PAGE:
Monday, August 4, 2014

If You Have to Test it . . . Than It Doesn't Belong There

First Posted Sept. 2013
If CUSD has to have the container tested 
to see if it is safe to use as a trash can . . .
(cost to test: $620.00)


than it doesn't belong there:

PRO PAC 9810 Container: 
From Toyon Middle School  Waste Water Pump House 
to Calaveras High School Lunch Table 

On Aug 20th 2013 the CUSD School Board voted to approve the testing of PRO PAC 9810 containers (at a cost of $620.) for use as trash cans on CUSD school sites:
Calaveras Unified Board Agenda item  #17 (Business):
"It is recommended the Board approve the testing fee with Pacific EcoRisk to perform required Title 22 “Hazardous Waste” fish toxicity test as requested through Prichard Safety for Calaveras Unified School District. The estimated cost is $620, to be paid through the general fund."

2 comments:

  1. How many trash cans could CUSD purchase for $620.00? Trash cans, by the way, that would not have to be tested. For that matter, how much classroom supplies could be purchased for $620.00?

    These containers are not meant to be trash cans (especially on school campuses). CUSD needs to dispose of the drums after use--not chain them to student lunch tables and drinking fountains.

    Furthermore, CUSD needs to follow and uphold its own mission statement:

    1. Encourage personal excellence for all students and staff.
    2. Achieve high academic standards in a safe school environment.
    3. Make informed, moral, ethical, and responsible decisions.

    PRO PAC 9810 drums contain "aluminum based formulations. These products are widely used in municipal water, waste water and industrial waste applications."

    There is NO justification for using these containers as trash cans on our school sites. They are being chained to lunch tables where children eat, socialize, do homework, and rest between classes.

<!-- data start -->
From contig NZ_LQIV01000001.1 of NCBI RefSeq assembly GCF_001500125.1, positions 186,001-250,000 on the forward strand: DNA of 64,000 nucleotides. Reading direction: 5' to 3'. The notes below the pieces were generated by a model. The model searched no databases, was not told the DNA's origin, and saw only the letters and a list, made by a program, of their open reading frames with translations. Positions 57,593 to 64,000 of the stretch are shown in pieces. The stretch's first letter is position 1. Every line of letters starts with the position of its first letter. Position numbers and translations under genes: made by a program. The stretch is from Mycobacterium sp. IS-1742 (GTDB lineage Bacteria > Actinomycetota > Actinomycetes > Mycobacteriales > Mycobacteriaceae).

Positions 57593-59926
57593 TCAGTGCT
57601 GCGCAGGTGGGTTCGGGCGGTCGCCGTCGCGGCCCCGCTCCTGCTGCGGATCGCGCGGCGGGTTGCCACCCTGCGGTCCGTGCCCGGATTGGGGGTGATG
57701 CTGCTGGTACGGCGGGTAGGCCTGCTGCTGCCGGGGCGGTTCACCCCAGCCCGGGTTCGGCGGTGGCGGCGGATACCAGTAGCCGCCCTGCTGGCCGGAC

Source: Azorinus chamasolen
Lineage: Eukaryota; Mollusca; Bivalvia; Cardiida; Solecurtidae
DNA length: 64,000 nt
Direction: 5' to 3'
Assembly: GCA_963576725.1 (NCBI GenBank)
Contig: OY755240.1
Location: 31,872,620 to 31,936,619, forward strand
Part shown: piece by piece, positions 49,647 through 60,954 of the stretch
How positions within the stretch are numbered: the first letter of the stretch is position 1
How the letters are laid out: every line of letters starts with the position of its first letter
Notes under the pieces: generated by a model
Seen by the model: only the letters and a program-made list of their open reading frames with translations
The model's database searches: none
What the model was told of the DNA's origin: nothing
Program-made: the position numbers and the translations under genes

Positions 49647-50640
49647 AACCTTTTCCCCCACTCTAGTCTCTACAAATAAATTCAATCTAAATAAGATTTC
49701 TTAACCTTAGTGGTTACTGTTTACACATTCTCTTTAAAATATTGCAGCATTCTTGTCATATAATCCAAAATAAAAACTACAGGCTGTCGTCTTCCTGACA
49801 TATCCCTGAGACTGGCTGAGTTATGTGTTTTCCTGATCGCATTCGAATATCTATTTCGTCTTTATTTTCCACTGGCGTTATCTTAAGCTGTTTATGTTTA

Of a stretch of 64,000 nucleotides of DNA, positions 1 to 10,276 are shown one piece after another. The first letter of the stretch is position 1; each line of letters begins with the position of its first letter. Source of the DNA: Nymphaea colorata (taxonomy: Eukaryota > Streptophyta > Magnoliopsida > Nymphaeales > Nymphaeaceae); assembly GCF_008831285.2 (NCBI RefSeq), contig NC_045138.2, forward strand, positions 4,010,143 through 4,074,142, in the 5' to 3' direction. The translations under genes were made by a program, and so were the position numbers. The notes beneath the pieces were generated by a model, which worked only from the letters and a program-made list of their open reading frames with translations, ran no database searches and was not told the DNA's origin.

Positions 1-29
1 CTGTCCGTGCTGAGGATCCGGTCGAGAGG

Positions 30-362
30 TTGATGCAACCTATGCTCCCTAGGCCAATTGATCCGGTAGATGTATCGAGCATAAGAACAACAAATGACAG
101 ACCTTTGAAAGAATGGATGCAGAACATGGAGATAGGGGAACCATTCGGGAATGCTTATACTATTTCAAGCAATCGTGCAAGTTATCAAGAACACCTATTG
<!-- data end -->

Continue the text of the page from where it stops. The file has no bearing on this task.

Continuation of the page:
Wisdom would be to not bring these drums into a school setting; save the school district (and the tax payer) $620.00--remove the containers to an environment where children are not present. If CUSD purchased normal trash cans from a vendor (like Home Depot), there would be no testing involved. These PRO PAC 9810 drums are having to be tested only because they were never meant to be trash cans, but containers for holding and transporting an industrial strength aluminum-based product for use in waste water treatment ponds (ponds found at Jenny Lind Elementary and Toyon Middle School).

    When dealing with children (and human life in general) it has always been my belief to error (whenever possible) on the side of caution.

    It seems real simple: protect children, save money ($620), and properly dispose of the containers--don't chain them to school lunch tables.

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  2. CUSD is heavily in debt ... They absolutely should not be spending $620.00 to prove that containers (used to transport and hold an industrial-strength, aluminum-based wastewater treatmet product) are safe to use as trash cans on CUSD campuses--primarily in food court and lunch areas.

    If CUSD were to remove the PRO PAC containers (which have been and are already in place at Toyon Middle School, Calaveras High School, and Valley Springs Elementary)than there would be nothing to test, nothing to prove.

    Removing the containers would show (or prove) that CUSD absolutely puts children 1st. Spending the money ($620.00) to defend the containers is not in the best interest of CUSD or the students; removing the containers shows strength, leadership, and an acceptance of responsibility.

    Put the children 1st--remove the containers.

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